Arnetz, Judith E.
    et al.
    Uppsala University, Disciplinary Domain of Medicine and Pharmacy, Faculty of Medicine, Department of Public Health and Caring Sciences.
    Winblad, Ulrika
    Uppsala University, Disciplinary Domain of Medicine and Pharmacy, Faculty of Medicine, Department of Public Health and Caring Sciences.
    Arnetz, Bengt B.
    Uppsala University, Disciplinary Domain of Medicine and Pharmacy, Faculty of Medicine, Department of Public Health and Caring Sciences.
    Höglund, Anna T.
    Uppsala University, Disciplinary Domain of Medicine and Pharmacy, Faculty of Medicine, Department of Public Health and Caring Sciences.
    Physicians' and nurses' perceptions of patient involvement in myocardial infarction care2008In: European Journal of Cardiovascular Nursing, ISSN 1474-5151, E-ISSN 1873-1953, Vol. 7, no 2, p. 113-120Article in journal (Refereed)
    Abstract [en]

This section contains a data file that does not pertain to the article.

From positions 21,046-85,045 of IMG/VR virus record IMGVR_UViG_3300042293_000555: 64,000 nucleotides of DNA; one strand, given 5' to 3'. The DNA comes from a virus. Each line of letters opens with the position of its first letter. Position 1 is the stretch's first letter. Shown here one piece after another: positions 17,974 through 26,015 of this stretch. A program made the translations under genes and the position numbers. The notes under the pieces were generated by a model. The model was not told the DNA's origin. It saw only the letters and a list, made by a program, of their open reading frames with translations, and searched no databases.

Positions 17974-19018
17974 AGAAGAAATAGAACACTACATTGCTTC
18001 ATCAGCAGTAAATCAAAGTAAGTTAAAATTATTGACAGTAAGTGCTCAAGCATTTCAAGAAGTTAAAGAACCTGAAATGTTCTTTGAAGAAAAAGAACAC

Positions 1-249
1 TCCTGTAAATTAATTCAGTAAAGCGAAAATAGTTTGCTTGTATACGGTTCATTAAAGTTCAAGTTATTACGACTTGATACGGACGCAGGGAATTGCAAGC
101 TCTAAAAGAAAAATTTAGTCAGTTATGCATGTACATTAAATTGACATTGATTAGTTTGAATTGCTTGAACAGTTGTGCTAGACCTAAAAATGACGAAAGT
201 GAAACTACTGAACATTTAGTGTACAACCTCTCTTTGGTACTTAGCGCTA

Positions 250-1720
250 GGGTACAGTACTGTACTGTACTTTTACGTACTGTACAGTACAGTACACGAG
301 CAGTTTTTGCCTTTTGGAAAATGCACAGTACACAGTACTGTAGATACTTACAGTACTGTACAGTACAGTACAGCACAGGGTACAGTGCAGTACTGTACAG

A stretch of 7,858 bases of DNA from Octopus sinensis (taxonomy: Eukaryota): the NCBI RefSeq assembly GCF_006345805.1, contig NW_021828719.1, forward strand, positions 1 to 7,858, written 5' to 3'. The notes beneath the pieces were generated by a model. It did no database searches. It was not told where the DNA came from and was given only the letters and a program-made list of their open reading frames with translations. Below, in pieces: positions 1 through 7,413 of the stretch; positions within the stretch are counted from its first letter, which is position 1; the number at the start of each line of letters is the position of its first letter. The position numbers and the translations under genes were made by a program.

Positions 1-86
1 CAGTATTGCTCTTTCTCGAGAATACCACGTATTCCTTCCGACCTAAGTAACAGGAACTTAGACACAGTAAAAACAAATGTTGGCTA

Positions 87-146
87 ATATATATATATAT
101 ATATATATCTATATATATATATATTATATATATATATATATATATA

Background: Patients' involvement in their healthcare has been associated with better health outcomes. However, few studies have examined whether patient involvement affects the work of healthcare professionals. A better understanding of professionals' views and behaviour is necessary for improving clinical practice and optimizing patient involvement. Aim: To measure perceptions and behaviour regarding patient involvement among physicians and nursing staff caring for patients with acute myocardial infarction. Methods: A questionnaire study conducted in 2005 among cardiology staff at twelve Swedish hospitals. The questionnaire included six scales measuring staff views and behaviour. Results: Physicians, registered nurses, and practical nurses did not differ significantly in their views of patient involvement, but did differ significantly in behaviour (p<.001). All three groups felt that an actively involved patient enriched their work, at the same time increasing their work load and taking time from other tasks. Physicians discussed daily activities and lifestyle changes with myocardial infarction patients before hospital discharge to a greater extent than nursing staff (p<.001). Conclusion: Physicians and registered nurses viewed time constraints as a hinder for patient involvement, while practical nurses felt unsure in communicating with patients. Considering these organizational and professional issues may improve patient involvement and health outcomes in myocardial infarction care. (C) 2007 European Society of Cardiology. Published by Elsevier B.V All rights reserved.